Following up on a comment from Apple’s Phil Schiller regarding upcoming iMacs with pro-grade features, Pike’s Universum today shared a few specifics on what said upgrades might entail. Citing a “pretty accurate” source, the blog claims next-gen iMacs will feature Intel’s more powerful Xeon E3 chips with up to sixty-four gigabytes of Error-Correcting Code (ECC) RAM, faster flash storage with capacities up to two terabytes, Thunderbolt 3, USB-C and more.
Available on App Store free of charge, Primate Labs’ refreshed Geekbench app now lets you measure the performance of mobile GPUs in iPhone, iPad, iPod touch and Mac devices. Geekbench 4.1 brings a new Compute Benchmark to iOS and macOS. Written using Apple’s new graphics API, Metal, it measures the performance of the GPU at executing common compute tasks such as image processing and computational photography.
In a bombshell press release issued Monday, UK chip designer Imagination Technologies said Apple told it that it would end a fruitful deal to use Imagination’s blueprints for customized graphics cores in its own A-series chips powering iPhone, iPad, iPod touch, Apple Watch and Apple TV devices.
Apparently, the Cupertino company is now looking to create independent GPU designs that could be ready in about two year’s time. Shares of Imagination immediately plunged over 70 percent to their lowest level since the financial crisis in 2009, wiping over $625 million off the company’s market value.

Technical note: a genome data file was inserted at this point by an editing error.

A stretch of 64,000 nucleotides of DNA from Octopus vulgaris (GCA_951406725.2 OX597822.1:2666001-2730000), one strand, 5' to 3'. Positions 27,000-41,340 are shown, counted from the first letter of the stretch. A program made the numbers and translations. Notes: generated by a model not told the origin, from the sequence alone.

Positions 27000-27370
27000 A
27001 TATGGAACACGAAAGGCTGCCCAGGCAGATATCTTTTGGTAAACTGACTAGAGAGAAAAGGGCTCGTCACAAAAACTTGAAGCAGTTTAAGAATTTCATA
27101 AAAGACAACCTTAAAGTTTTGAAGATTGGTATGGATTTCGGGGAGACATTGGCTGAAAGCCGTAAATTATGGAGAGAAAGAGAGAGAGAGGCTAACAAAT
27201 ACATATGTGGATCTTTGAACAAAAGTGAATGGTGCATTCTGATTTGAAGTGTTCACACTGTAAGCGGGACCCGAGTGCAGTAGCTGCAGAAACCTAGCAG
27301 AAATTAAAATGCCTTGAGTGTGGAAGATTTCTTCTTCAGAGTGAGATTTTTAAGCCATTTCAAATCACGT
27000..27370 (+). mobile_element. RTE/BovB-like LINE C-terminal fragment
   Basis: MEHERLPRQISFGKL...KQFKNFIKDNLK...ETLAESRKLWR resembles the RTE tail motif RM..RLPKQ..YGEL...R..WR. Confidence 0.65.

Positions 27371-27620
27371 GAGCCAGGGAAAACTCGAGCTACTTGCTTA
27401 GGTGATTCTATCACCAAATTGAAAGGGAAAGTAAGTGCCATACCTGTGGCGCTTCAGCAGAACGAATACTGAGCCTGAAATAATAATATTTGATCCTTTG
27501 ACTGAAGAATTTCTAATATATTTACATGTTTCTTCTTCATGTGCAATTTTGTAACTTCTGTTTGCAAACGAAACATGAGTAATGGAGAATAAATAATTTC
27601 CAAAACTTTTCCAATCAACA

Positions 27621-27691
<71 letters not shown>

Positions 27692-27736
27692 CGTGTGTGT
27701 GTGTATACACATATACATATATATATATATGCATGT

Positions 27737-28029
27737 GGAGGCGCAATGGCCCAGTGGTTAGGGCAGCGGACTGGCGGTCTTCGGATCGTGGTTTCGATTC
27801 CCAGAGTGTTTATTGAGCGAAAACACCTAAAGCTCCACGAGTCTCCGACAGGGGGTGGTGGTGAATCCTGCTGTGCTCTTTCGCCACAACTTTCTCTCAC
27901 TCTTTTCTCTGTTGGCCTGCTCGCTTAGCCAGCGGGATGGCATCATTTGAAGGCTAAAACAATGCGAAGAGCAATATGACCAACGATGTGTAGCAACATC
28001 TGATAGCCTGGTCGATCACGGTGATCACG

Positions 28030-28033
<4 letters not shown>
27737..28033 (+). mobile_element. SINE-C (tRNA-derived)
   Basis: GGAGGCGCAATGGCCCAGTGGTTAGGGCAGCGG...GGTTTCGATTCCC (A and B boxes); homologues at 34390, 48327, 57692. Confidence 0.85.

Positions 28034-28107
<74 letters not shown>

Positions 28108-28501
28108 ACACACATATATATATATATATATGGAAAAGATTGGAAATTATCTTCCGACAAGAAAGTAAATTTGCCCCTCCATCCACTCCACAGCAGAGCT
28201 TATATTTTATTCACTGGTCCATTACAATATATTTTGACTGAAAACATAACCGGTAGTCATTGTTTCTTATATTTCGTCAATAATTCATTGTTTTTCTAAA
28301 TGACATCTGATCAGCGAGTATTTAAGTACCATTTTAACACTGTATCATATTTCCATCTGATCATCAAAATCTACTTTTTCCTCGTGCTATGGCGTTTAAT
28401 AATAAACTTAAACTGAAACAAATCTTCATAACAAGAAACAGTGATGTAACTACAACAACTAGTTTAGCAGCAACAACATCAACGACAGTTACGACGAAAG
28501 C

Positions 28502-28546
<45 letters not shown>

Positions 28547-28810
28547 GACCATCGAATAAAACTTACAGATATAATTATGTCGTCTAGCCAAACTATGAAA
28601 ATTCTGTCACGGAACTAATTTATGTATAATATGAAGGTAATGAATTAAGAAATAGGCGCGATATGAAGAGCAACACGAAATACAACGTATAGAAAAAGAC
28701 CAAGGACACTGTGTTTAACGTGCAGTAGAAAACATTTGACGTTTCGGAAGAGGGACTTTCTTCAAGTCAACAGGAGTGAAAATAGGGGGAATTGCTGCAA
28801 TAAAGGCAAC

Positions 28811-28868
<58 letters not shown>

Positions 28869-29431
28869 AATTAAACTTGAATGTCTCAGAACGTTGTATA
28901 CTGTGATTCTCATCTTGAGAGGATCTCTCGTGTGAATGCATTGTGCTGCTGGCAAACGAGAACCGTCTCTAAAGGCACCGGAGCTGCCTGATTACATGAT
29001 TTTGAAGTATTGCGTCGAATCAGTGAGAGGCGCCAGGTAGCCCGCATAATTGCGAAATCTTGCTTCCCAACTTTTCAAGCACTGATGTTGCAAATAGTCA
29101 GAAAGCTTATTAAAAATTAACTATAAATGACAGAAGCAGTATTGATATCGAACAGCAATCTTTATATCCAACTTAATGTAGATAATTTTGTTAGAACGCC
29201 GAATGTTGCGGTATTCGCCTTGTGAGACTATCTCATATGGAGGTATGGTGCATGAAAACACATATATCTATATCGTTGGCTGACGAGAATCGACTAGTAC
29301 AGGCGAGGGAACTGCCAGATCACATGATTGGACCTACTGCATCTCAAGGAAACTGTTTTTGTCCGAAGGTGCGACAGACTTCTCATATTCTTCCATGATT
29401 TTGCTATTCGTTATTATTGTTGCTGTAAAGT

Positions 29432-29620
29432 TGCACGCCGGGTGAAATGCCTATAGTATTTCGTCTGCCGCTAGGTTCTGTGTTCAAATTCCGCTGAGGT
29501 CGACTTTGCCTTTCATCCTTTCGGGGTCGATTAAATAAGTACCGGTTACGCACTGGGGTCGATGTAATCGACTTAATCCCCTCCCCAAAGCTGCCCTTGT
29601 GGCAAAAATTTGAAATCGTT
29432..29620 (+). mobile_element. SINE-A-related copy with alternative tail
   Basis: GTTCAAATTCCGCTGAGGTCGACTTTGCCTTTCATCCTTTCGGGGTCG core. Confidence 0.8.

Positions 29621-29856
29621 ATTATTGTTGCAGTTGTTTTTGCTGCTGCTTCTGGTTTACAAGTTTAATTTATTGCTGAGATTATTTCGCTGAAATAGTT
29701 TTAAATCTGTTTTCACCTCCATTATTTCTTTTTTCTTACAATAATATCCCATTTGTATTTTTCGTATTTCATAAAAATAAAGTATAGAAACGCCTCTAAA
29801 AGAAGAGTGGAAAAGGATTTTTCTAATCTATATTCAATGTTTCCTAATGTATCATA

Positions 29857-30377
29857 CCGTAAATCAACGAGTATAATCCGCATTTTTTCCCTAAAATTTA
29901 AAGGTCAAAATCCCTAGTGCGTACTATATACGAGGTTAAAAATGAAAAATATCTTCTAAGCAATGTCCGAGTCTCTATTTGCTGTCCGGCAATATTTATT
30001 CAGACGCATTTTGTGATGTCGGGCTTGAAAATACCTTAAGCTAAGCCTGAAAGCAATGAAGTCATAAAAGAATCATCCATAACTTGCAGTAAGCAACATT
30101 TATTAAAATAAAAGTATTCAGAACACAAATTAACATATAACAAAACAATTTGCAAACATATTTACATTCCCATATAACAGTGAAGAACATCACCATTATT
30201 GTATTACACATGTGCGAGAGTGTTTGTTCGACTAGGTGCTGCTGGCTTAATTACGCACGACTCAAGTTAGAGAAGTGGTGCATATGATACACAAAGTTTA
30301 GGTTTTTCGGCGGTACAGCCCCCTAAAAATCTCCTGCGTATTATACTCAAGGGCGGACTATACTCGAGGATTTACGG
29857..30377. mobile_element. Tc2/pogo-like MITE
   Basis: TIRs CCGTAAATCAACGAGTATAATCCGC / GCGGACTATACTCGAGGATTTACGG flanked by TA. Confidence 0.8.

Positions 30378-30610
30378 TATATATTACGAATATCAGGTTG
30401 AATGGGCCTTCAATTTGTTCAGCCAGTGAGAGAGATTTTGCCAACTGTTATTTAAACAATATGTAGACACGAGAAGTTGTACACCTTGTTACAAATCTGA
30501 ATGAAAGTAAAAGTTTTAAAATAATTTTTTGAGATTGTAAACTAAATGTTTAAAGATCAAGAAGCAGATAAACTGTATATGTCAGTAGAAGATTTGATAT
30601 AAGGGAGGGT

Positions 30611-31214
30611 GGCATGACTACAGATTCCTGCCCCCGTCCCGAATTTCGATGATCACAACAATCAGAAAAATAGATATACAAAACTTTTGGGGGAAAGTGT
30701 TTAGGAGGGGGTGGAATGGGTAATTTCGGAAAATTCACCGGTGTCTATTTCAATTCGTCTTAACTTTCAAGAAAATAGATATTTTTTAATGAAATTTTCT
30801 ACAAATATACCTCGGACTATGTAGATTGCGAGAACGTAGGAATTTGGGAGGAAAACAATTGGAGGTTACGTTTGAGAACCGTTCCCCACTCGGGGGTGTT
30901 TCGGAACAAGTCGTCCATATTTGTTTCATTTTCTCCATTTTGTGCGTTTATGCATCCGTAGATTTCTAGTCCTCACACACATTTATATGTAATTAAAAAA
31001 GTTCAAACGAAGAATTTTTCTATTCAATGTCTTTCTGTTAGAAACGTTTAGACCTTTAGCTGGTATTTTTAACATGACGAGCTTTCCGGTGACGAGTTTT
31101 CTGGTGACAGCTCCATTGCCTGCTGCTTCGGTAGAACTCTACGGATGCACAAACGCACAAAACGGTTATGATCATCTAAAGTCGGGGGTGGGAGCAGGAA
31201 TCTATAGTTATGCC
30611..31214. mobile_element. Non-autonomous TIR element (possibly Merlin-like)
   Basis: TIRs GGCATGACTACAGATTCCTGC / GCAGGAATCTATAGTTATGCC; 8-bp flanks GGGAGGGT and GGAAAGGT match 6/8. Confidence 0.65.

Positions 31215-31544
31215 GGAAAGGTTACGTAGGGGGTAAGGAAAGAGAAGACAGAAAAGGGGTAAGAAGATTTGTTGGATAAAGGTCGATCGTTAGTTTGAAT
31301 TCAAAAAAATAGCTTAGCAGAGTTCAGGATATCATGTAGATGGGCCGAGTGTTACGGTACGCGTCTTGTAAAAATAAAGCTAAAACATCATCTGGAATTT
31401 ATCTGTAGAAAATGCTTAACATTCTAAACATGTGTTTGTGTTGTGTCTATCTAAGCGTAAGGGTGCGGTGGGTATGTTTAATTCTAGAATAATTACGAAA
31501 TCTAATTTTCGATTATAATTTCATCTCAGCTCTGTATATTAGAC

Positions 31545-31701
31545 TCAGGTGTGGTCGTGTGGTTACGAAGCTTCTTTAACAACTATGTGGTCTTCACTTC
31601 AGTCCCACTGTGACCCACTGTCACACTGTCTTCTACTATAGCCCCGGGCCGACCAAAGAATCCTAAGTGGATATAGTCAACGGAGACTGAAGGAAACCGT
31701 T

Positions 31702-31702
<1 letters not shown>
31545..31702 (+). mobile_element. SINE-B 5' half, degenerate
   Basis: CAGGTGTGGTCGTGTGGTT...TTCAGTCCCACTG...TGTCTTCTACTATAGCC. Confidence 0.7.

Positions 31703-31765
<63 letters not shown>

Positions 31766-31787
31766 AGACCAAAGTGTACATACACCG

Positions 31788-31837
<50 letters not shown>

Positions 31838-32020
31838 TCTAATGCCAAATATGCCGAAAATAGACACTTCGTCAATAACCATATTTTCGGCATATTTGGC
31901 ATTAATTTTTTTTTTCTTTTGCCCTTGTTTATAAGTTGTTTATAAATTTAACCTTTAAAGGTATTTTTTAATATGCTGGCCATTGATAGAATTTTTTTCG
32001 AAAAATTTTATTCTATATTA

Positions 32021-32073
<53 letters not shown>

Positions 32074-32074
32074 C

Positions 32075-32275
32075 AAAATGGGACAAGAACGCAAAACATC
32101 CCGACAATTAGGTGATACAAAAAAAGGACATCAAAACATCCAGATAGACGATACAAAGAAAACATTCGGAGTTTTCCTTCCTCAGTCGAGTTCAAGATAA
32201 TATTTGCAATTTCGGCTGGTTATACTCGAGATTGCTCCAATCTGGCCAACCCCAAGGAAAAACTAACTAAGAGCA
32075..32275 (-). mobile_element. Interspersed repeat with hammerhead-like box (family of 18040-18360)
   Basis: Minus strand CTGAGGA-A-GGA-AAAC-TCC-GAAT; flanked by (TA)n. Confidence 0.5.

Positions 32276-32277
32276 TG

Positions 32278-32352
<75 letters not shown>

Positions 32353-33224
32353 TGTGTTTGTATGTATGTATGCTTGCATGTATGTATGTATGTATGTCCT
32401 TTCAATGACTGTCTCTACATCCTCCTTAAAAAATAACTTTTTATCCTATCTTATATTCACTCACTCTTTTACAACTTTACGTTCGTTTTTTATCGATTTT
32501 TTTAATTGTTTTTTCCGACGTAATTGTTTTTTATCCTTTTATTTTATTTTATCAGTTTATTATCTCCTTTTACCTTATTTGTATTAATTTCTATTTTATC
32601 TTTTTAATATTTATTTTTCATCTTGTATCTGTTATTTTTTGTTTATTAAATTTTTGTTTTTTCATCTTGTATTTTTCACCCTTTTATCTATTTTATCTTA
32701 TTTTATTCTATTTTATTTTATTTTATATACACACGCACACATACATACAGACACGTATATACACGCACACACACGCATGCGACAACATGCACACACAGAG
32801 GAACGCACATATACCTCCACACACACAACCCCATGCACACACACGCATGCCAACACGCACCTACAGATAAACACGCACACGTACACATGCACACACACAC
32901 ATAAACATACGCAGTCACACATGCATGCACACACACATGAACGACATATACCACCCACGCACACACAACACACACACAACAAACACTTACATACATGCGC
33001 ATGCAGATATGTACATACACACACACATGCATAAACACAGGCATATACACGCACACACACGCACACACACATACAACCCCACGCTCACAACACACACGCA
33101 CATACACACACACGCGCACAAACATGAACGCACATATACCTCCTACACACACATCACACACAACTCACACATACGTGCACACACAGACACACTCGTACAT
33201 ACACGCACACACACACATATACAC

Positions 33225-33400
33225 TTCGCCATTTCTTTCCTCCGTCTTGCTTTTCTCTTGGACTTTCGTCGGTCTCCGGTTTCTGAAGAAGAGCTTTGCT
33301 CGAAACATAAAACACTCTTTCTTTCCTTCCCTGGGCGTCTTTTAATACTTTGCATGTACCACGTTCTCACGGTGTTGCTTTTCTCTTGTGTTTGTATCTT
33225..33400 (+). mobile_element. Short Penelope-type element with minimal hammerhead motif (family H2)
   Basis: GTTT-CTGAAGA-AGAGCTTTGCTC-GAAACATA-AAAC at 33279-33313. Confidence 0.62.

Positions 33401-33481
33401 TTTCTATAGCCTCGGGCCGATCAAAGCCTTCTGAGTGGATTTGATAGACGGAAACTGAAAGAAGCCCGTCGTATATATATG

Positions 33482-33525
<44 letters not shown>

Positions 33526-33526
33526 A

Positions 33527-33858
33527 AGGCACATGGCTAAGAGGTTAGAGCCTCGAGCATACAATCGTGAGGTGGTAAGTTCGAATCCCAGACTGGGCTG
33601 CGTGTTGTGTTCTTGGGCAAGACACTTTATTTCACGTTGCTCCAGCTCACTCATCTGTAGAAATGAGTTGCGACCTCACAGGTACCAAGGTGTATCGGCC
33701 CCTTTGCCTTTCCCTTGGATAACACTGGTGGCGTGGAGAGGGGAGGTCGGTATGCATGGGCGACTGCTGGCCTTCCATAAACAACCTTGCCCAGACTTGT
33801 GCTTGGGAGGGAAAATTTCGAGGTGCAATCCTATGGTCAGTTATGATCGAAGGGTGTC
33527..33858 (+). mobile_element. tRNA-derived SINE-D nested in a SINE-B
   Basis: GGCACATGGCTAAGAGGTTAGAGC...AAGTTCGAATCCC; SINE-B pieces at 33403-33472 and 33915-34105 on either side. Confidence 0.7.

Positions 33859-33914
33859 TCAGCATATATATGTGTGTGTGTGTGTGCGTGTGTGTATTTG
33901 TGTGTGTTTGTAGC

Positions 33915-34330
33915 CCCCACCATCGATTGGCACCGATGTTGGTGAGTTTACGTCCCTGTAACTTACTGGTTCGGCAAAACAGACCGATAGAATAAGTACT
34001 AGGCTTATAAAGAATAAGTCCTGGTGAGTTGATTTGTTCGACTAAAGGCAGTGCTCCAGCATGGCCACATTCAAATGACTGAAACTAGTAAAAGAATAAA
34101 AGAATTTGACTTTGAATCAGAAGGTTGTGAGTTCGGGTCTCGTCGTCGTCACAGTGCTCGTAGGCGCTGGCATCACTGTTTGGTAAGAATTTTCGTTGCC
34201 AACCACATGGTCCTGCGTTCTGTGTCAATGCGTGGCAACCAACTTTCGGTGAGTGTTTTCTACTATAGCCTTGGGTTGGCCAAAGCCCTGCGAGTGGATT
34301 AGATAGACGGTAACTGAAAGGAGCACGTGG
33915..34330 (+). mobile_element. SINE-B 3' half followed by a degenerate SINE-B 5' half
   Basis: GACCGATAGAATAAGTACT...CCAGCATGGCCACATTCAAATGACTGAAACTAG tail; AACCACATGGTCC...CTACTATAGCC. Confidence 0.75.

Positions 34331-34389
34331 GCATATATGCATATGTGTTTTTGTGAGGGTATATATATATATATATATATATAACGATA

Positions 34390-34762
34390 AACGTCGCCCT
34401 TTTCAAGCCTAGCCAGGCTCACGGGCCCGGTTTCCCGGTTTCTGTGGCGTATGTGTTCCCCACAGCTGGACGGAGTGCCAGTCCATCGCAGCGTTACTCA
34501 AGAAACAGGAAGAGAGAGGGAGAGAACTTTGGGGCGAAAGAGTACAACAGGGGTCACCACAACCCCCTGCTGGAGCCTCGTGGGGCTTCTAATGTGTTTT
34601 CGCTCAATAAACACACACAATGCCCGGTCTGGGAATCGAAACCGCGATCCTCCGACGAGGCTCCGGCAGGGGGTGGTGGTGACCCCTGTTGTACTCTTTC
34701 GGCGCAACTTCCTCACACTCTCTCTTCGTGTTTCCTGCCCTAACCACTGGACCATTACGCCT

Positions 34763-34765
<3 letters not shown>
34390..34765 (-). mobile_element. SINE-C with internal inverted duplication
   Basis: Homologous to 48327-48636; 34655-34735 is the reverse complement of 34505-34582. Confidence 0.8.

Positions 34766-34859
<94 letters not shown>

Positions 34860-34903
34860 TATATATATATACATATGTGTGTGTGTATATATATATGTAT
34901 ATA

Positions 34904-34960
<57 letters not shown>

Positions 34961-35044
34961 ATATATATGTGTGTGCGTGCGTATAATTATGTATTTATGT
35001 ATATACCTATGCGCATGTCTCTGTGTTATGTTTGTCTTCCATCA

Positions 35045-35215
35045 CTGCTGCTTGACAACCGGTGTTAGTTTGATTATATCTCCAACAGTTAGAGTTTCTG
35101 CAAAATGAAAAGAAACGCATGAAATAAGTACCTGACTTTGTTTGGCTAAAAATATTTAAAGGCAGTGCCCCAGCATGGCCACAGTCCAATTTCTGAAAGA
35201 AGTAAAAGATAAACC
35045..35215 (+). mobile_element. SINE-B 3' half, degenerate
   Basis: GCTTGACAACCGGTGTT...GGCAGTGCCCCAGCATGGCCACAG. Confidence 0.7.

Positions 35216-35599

Apple and the graphics giant Nvidia have had something of a rocky relationship, with the Cupertino company switching between Nvidia’s and AMD’s graphics chips for Mac desktops. Most of the Macs currently shipping use either integrated graphics from Intel or discreet AMD chips, but that could change in the coming years.
As first spotted by Bloomberg’s Mark Gurman, Nvidia is seeking software engineers tasked with helping produce “the next revolutionary Apple products.” According to the job post, the role would require “working in partnership with Apple” and writing code that will “define and shape the future” of graphics-related software on Macs.